Viktoria Harrison Again, I really do think right now is the time to be a helper brand or a brand that sort of generously maybe highlights other organizations that are on the front lines. I do think, I think that's probably going to be the best strategy. And also, you know, I think that there's another thing we hadn't talked about, which is we can still allow our most loyal donors to play the hero. So maybe you're not participating in Giving Tuesday in a public way, but maybe on that day you are actually calling or thanking all your donors, or calling donors and telling them what you really need to stay afloat if that's really a big issue for you. But doing it in a way that's one on one, that's really personal. I think we've really got to be careful with being tone-deaf at this moment. But if you do have, which I know a lot of nonprofits, you know, are feeling really scared and in trouble right now. I think the other strategy that can really work is finding those most loyal supporters who've been with you up until now and letting them be the hero, letting them step up and asking them directly like this is our need. We really need your help. But instead of doing that in a massive way where you're asking everybody and sort of muddying the conversation that's going on. I think doing it personally might be a good way to go.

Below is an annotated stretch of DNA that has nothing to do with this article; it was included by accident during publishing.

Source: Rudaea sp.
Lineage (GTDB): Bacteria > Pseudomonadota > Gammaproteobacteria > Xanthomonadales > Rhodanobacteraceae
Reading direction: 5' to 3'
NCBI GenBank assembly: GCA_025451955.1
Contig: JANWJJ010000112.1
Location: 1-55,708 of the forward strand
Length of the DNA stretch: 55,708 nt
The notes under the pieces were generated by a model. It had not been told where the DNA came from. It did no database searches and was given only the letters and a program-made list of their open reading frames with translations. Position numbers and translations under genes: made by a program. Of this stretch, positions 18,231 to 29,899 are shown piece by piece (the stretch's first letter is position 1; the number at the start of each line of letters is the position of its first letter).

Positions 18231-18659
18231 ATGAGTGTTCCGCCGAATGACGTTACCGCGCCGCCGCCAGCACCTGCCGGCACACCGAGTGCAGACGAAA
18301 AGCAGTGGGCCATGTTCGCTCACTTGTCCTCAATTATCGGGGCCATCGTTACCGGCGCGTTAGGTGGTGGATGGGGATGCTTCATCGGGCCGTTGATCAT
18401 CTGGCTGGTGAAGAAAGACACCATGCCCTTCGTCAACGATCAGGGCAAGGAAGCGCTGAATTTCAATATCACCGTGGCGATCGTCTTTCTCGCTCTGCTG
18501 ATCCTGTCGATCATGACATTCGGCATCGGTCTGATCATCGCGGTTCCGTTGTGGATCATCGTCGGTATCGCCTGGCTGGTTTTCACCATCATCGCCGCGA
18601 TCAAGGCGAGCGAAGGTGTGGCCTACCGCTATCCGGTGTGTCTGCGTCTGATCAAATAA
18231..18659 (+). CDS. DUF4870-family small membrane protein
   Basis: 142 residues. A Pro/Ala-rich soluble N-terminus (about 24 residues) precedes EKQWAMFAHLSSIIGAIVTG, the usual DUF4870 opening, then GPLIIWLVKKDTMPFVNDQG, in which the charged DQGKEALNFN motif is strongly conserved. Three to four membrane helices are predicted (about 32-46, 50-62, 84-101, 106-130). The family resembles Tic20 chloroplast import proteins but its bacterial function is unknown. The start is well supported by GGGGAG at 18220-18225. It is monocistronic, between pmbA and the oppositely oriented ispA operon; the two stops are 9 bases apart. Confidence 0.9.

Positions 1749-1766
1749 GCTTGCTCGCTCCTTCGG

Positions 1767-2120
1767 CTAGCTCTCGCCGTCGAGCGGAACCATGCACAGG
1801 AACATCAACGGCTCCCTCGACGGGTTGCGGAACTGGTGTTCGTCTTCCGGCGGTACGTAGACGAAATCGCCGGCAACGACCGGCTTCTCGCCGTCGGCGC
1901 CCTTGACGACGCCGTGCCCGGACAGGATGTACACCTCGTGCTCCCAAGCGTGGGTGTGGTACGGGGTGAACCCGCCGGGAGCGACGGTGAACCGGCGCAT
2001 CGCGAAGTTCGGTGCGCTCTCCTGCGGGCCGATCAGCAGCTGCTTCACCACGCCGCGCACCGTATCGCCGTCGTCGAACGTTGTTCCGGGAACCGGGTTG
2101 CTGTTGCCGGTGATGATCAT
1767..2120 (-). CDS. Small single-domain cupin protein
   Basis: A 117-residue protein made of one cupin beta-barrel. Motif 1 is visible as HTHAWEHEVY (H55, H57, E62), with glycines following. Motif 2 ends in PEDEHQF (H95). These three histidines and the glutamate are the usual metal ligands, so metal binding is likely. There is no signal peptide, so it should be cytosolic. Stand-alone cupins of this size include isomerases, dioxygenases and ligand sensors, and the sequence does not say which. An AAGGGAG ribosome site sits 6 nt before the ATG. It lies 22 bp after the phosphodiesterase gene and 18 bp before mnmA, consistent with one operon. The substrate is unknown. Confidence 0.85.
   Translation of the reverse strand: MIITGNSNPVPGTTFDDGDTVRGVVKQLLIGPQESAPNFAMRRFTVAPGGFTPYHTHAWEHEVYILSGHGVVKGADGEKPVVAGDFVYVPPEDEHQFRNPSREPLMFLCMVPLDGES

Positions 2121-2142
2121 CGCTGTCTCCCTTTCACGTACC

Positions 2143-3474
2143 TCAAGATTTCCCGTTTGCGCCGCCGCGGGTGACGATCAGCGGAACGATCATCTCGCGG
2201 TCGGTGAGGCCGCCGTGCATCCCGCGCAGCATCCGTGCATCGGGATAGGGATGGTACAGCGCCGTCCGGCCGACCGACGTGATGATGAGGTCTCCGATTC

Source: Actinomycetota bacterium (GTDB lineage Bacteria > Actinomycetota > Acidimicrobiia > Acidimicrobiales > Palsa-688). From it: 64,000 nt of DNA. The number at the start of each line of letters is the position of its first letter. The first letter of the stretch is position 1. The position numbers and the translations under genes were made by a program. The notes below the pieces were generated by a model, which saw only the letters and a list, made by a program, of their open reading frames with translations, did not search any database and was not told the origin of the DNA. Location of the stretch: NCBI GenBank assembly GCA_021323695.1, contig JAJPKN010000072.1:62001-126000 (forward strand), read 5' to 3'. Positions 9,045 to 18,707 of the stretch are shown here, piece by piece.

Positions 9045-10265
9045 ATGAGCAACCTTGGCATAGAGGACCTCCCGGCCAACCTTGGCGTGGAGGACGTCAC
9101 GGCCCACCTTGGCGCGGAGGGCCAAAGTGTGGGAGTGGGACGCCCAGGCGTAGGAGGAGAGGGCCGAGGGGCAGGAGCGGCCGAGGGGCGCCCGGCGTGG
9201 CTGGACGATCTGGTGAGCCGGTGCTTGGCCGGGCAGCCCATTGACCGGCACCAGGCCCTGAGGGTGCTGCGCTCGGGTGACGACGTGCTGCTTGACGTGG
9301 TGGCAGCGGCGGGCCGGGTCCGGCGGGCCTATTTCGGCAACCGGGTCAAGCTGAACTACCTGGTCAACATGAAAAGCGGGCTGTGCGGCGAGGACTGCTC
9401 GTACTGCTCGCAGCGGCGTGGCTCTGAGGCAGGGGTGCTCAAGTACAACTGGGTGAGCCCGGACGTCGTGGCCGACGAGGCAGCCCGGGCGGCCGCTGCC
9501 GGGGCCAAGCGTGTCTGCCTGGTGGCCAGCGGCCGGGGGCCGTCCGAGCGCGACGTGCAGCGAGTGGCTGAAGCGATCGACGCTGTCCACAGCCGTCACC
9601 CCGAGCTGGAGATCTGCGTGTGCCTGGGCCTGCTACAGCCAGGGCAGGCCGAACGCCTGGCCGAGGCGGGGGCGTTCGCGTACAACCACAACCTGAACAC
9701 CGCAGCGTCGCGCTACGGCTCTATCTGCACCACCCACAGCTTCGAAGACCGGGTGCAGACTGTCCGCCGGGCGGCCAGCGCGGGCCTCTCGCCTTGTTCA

Justin Wheeler Makes sense. So you talked a lot about content. And so this is kind of on the other side of content or at least like, OK, so you create is amazing stuff. But like, how do you get people to actually look at it? So do you have any practical, tactical advice and if so, like how did charity: water acquire email addresses, whether it's through obviously donors and so forth. But like, did you guys have any like magic, any secret sauce that you use to develop and grow your email base?